Carlos de la Rosa is the new Director of La Selva Biological Station
OTS is pleased to announce that Dr. Carlos de la Rosa has agreed to join the OTS team as Director of the La Selva Biological Station, based in Sarapiquí, Costa Rica.
Dr. de la Rosa holds a Ph.D. in Aquatic Ecology from the University of Pittsburgh, where he carried out research on resource partitioning among a complex assemblage of freshwater insects. Since then, Dr. de la Rosa’s research has bridged the fields of ecology and taxonomy of aquatic insects, natural resource conservation and management and outreach to citizens about science and conservation.
Carlos career has taken him to a wide variety of environments and projects, from Pennsylvania and West Virginia, to Costa Rica (where he spent 10 years doing research on freshwater ecosystems and environmental management), as well as Nicaragua, Panama, Guatemala, Belize and then Florida and California. He is Adjunct Professor at several US and Costa Rican universities, providing yet additional links and collaborations with academic institutions, researchers and students.
Carlos undertook his undergraduate studies in mechanical engineering and biology at the Simón Bolívar University, in Venezuela, where he was born. A US citizen now, he continued his graduate studies in Pittsburgh and landed a job as a scientist with the Academy of Natural Sciences of Philadelphia, which brought him to Costa Rica. Here, he was instrumental in freshwater research and in the development of the Maritza Biological Field Station in the Guanacaste Conservation Area. Later he became the Director of USAID’s Environmental Management Office in Upala, northern Costa Rica. From there, he consulted, among others, with the Organization of American States’ Bi-National (Nicaragua-Costa Rica) San Juan River Basin Project, leading teams of Nicaraguan, Costa Rican and international biologists in a broad evaluation of this important watershed.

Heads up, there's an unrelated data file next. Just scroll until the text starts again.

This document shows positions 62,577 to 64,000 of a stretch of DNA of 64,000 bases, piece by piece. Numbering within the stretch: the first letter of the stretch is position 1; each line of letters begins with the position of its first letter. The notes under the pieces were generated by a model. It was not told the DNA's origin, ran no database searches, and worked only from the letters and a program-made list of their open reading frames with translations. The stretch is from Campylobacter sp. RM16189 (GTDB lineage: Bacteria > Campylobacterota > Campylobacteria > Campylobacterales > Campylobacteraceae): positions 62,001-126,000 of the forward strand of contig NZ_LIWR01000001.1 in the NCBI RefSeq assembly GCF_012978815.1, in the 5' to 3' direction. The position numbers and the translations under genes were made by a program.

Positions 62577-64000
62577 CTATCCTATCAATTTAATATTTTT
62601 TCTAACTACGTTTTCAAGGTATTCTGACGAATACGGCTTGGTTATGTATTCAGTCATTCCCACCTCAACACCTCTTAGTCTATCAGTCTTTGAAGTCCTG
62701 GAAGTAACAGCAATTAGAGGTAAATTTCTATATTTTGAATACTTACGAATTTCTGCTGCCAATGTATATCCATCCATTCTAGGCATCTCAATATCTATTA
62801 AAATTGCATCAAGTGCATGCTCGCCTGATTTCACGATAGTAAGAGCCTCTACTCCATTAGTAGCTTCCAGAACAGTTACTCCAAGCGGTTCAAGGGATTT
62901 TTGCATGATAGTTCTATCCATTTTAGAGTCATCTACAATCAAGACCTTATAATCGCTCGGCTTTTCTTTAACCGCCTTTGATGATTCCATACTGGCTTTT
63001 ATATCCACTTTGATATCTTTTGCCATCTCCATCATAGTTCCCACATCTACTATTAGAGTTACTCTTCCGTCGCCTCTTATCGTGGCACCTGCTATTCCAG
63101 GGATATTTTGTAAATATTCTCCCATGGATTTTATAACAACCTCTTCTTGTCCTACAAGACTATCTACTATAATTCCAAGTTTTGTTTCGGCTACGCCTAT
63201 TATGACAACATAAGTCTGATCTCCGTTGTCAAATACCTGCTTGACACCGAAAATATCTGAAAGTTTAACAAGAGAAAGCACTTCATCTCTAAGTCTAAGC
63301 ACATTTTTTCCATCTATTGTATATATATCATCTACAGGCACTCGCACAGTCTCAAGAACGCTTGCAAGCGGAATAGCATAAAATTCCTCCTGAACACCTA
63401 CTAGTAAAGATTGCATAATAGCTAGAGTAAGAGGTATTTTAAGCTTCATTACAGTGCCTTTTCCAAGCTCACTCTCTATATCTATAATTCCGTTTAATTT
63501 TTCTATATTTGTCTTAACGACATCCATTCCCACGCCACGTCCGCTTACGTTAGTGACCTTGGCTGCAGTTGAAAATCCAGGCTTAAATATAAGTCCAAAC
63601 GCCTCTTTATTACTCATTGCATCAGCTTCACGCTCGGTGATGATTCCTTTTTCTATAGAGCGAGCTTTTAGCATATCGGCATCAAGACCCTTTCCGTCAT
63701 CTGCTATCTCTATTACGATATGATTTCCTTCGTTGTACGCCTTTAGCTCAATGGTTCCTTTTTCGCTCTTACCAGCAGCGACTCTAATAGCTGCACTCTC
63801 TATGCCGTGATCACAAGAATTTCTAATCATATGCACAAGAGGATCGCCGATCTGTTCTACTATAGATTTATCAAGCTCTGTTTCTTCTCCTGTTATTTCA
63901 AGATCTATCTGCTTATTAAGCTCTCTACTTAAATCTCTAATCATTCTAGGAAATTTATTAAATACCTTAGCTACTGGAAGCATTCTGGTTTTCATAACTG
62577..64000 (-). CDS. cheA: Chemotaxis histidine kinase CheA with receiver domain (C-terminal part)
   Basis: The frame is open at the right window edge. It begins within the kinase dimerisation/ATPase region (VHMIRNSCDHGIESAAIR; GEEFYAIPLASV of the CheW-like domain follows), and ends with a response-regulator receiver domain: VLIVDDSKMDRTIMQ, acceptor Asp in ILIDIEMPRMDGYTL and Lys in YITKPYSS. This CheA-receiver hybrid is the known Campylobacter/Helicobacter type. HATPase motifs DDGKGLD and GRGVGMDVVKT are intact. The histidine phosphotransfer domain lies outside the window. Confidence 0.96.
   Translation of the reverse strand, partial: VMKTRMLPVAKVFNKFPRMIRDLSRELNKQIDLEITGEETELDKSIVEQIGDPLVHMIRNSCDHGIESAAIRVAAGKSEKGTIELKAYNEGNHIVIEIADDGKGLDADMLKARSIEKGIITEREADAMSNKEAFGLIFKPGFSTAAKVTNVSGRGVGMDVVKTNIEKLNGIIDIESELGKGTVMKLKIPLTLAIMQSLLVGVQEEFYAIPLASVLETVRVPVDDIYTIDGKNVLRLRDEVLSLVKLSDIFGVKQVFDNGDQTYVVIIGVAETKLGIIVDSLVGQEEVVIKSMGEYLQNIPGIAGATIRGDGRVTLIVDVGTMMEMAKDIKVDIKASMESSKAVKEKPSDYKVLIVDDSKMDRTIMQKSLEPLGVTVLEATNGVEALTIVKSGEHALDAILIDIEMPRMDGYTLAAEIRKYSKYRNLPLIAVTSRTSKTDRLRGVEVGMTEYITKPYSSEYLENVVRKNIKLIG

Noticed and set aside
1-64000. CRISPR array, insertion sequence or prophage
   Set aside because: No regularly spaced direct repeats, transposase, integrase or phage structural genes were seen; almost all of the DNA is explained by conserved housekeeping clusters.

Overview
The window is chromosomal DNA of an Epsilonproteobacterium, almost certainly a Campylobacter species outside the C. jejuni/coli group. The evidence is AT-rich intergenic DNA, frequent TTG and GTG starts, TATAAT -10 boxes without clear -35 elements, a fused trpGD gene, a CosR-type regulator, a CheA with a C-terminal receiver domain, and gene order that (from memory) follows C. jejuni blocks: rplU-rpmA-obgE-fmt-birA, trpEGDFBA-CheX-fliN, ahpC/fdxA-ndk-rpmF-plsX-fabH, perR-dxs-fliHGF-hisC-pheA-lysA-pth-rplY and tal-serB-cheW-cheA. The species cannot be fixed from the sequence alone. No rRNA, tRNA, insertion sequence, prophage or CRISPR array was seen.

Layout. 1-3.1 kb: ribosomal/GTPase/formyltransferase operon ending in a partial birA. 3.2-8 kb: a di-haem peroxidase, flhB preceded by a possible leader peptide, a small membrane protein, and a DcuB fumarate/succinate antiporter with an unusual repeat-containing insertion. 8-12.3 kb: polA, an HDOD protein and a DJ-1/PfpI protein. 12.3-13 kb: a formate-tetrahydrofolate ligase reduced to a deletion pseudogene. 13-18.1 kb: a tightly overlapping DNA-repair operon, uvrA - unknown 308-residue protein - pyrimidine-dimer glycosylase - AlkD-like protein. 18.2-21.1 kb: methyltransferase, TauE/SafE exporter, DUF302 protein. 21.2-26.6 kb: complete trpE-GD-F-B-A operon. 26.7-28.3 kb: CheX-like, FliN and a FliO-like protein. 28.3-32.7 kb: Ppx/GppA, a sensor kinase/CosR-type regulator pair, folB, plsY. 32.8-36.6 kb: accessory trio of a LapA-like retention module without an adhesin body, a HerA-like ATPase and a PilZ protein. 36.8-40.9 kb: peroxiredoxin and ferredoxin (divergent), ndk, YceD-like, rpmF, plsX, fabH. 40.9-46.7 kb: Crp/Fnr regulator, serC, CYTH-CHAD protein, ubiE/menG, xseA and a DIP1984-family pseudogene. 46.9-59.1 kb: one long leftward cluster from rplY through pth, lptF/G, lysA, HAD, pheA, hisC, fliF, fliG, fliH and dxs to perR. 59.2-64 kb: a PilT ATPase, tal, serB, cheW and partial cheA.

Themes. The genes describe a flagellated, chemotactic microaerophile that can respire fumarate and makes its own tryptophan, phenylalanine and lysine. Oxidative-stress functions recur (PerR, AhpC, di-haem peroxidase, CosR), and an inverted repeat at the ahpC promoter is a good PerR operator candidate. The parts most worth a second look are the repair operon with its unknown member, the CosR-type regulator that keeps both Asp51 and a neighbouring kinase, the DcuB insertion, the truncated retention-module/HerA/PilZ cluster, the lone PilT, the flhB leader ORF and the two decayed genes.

In Florida, Carlos served as Program Director for The Nature Conservancy’s Disney Wilderness Preserve, a landscape-scale wetland and upland restoration project; Education Coordinator for the Environmental Lands Division of Pinellas County, where he led the design and construction of two major Environmental Education Centers; and Director of the Riverwoods Field Laboratory for the South Florida Water Management District, where he worked as a researcher in the Kissimmee River Restoration Project. Finally, in California, Carlos and his team have blended wildland conservation, ecosystem restoration, management of native and non-native species and the cultural context in which they exist, using Catalina Island as a living, working laboratory to develop strategies and actions to address major conservation issues. The lessons learned through this work are applicable to a broad spectrum of places and situations, including the California Islands, Mediterranean climate ecosystems, gateway communities and preserved areas around the world, including his beloved American tropics.
He has written several books and over 50 articles, papers and field guides in various aspects of science and conservation, as well as given more than a hundred presentations in national and international conferences and meetings.
His links to Costa Rica are deep, professionally and personally. “My children grew up in the forested slopes of Volcán Orosí, in Guanacaste, as well as in Monteverde, where they learned to love and appreciate nature, science and reading (they never watch TV, to this day),” he says. “To us, Costa Rica is more than a wonderful place to live and work. It is the home we’re returning to.”
As the new Director of the La Selva Station, Carlos will provide leadership and direction to an important suite of projects and initiatives in research, education, management and outreach. Together with his zoologist and wildlife artist wife, Claudia, they will bring a refreshing collection of ideas, enthusiasm and dedication to the amazing history and significance of La Selva’s long-term and wide-ranging programs.